After raising rates in 2018, the Fed cut rates three times in 2019 and signaled that they will be on hold until inflation becomes “significant and persistent.” With inflation currently struggling to eclipse 2%, it’s easy to see why many anticipate a more dovish Fed for the foreseeable future. And while mild manufacturing weakness had raised some concerns, the combination of a very strong consumer sector and a middling manufacturing sector may be just what will keep the economy in the Goldilocks zone in 2020.
2019’s exceptional returns came via multiple expansion and not from earnings growth. In fact, earnings growth for the S&P 500 was flat to down for the first three quarters of the year, and clearly trending lower. Mid and small caps are showing even more deceleration on earnings growth rates.
The multiple expansion in 2019 has pushed valuations into a range that many would consider fully valued. The forward 12-month P/E ratio for the S&P 500 now stands at 18.0x, which is higher than both the five-year (16.6x), and 10-year (14.9x) averages. Even a little bit of earnings growth would surely help ease concerns the market is ahead of itself.
According to FactSet, the estimated (year-over-year) earnings growth rate for 2020 is 9.6%. This rate may strike some as high, given that rate is above the 10-year average earnings growth rate of 9.1% and the fact that recent trends show deceleration. But as we mentioned in the intro, abnormally high growth rates from 2018—which included the one-time impact of tax cuts—are rolling off, making year-on-year comparisons for 2020 relatively easier.
Among the types of stocks that are well positioned for 2020 are dividend growth stocks. Since dividends don’t “lie,” companies that have consistently increased their dividends have consistently grown their earnings in the last few years.
Other elements of quality that come along with consistent dividend growth are likely to be important in 2020 as well. For example, the S&P 500® Dividend Aristocrats®index in aggregate has slimmer margins than the S&P 500 but higher returns on capital. This ability to “do more with less” is also a valuable trait when growth is hard to come by.
Dividend growth also offers a solution to the higher leverage of mid- and small-cap stocks, with the S&P 400® Dividend Aristocrats® and the Russell 2000 Dividend Growth indexes having substantially lower leverage than the S&P MidCap 400 and Russell 2000® respectively. For those looking to take advantage of attractive valuations in international stocks, both the MSCI Dividend Growers Index and the MSCI Emerging Markets Dividend Growers Index generate meaningfully higher return on assets than the MSCI EAFE and MSCI Developed and Emerging Market Index.
For those worried about potentially rising geopolitical tensions, the historical strong down capture of these dividend growth indices (they’ve gone down materially less than their broad market counterparts when the broad market declines) is another key attribute.
Finally, for those looking for yield at a reasonable price, consider infrastructure stocks. Infrastructure stocks, particularly those that own and operate infrastructure assets—such as those in the DJ Brookfield Global Infrastructure Index—offer analogous traits to dividend growth stocks. Companies that own and operate infrastructure assets generally have stable revenue and earnings streams. And today you can buy those stable revenue and earnings streams at a discount to the broad market, with a nice dividend yield on top. The DJ Brookfield Global Infrastructure Index currently has roughly double the yield of the S&P 500 at a lower price-to-book ratio.
While some fixed income investors rejoiced following a banner 2019, caution against bond market complacency may be warranted as we continue into 2020. The Bloomberg Barclays US Aggregate Bond Index generated its highest return of the decade, up 8.72%. In a dramatic policy shift, the Fed made the decision to cut rates and successfully uninverted the yield curve during the fourth quarter, helping to temper fears of a recession.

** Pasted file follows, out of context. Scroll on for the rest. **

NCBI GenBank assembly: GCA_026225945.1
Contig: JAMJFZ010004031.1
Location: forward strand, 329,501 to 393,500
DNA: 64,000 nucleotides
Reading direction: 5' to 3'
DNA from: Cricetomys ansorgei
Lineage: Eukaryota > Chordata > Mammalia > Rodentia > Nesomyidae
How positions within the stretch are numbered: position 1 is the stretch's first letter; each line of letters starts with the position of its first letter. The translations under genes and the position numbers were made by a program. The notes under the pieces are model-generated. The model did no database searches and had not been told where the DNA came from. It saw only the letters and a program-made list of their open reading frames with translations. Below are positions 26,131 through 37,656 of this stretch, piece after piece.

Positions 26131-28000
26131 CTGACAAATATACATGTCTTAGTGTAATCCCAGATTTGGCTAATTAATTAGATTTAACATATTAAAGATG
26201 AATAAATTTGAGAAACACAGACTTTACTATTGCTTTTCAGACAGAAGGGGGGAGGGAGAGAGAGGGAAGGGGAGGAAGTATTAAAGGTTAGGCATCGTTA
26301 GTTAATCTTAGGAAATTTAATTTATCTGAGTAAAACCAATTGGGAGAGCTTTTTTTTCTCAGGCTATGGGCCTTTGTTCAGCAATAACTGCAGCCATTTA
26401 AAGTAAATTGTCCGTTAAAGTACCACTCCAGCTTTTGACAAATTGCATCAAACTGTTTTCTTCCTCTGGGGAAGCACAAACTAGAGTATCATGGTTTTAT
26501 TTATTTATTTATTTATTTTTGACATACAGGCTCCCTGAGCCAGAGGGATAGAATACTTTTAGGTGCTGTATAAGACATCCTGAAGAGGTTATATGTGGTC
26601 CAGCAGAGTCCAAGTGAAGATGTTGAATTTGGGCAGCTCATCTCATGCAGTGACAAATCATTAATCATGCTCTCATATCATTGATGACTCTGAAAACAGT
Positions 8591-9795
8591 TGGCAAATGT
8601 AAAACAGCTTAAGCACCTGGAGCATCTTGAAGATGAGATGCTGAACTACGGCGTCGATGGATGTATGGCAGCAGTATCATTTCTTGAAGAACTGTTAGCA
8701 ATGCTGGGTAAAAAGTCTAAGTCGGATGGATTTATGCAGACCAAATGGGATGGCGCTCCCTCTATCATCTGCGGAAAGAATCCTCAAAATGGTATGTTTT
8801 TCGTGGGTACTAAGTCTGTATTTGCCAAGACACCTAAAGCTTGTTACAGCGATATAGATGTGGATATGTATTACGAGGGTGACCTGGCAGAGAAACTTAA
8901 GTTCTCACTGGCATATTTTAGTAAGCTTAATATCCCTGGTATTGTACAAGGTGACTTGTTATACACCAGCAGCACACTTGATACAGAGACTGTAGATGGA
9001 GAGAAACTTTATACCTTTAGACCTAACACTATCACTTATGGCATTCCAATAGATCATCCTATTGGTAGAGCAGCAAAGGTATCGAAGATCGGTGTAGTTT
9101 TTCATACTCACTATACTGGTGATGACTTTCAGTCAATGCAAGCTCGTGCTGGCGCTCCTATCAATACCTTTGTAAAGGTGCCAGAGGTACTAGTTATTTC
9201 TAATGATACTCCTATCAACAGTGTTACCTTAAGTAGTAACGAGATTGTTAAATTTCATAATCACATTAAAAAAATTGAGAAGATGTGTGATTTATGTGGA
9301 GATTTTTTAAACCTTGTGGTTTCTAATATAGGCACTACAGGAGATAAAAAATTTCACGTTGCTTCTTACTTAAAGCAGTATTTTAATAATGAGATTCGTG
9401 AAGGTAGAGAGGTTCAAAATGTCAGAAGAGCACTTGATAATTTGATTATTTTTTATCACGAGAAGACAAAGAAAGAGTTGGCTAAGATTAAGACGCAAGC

After an initial drop in longer-term rates following the Fed’s July 2019 rate cut, the yield on the 10-year Treasury has risen more than 40 bps since August despite—or perhaps due to—two additional rate cuts. While headlines often focus on the Fed and the federal funds rate, which is the overnight lending rate for banks, longer-term yields can have a larger impact on a bond portfolio. Thus, fixed income returns stalled during the fourth quarter as the yield curve steepened. When we dive a little deeper and look at corporate bonds versus Treasurys, we see that Treasurys were negative for the fourth quarter.
Source: Bloomberg as of 12/31/2019
Corporate bonds were positive for the quarter as they benefited from tightening credit spreads. Spreads indicate the yield premium a corporation pays on its debt versus a Treasury bond of the same maturity. They are often impacted by confidence in the issuer’s ability to pay back its debt and thus the outlook for the economy— and the Goldilocks economy clearly boosted this confidence. Aligned with our view of equity markets, the trends of rising Treasury yields and tightening credit spreads may continue in 2020.
With longer-term yields seeming to have hit a floor in August, the trend identified in the fourth quarter may continue into 2020. It would in fact be a “normalization” to see the 10-year Treasury yield rise closer toward historical averages, with the relationship between inflation and rates identified surrounding the Clinton impeachment serving as the base case. This would indicate an increase in the 10-year yield of more than 1%, rising from its current yield of 1.9% to somewhere north of 3.0%.
If we are in fact heading toward normalization, duration-heavy portfolios would suffer. On the other side of the spectrum, if recession fears do increase or geopolitical tensions rise, investors may look to safe-haven assets. This would push up the price of Treasurys, weighing down their yield.
With respect to corporate bonds, credit spreads have historically had an inverse relationship with the 10-Year. In fact, the two have had a correlation of -0.42 over the past five years. This, in addition to an easing of recession fears, could bolster investor confidence, causing spreads to further tighten. Given our view that a recession is unlikely in 2020, corporate bonds may be better positioned than Treasurys as we head into the new year.
In a scenario where longer-term yields continue to rise and credit spreads continue to tighten, interest rate hedged corporate bonds could serve as alpha generators in a diversified fixed income portfolio. For a proof point, during the fourth quarter, the FTSE Corporate Investment-Grade (Treasury Rate-Hedged) Index was up 4.67%, outperforming the Bloomberg Barclays US Aggregate Bond, Bloomberg Barclays US Treasury Index and Bloomberg Barclays US Corporate Investment Grade Index.
Source for data and statistics: Bloomberg, FactSet
This is not intended to be investment advice.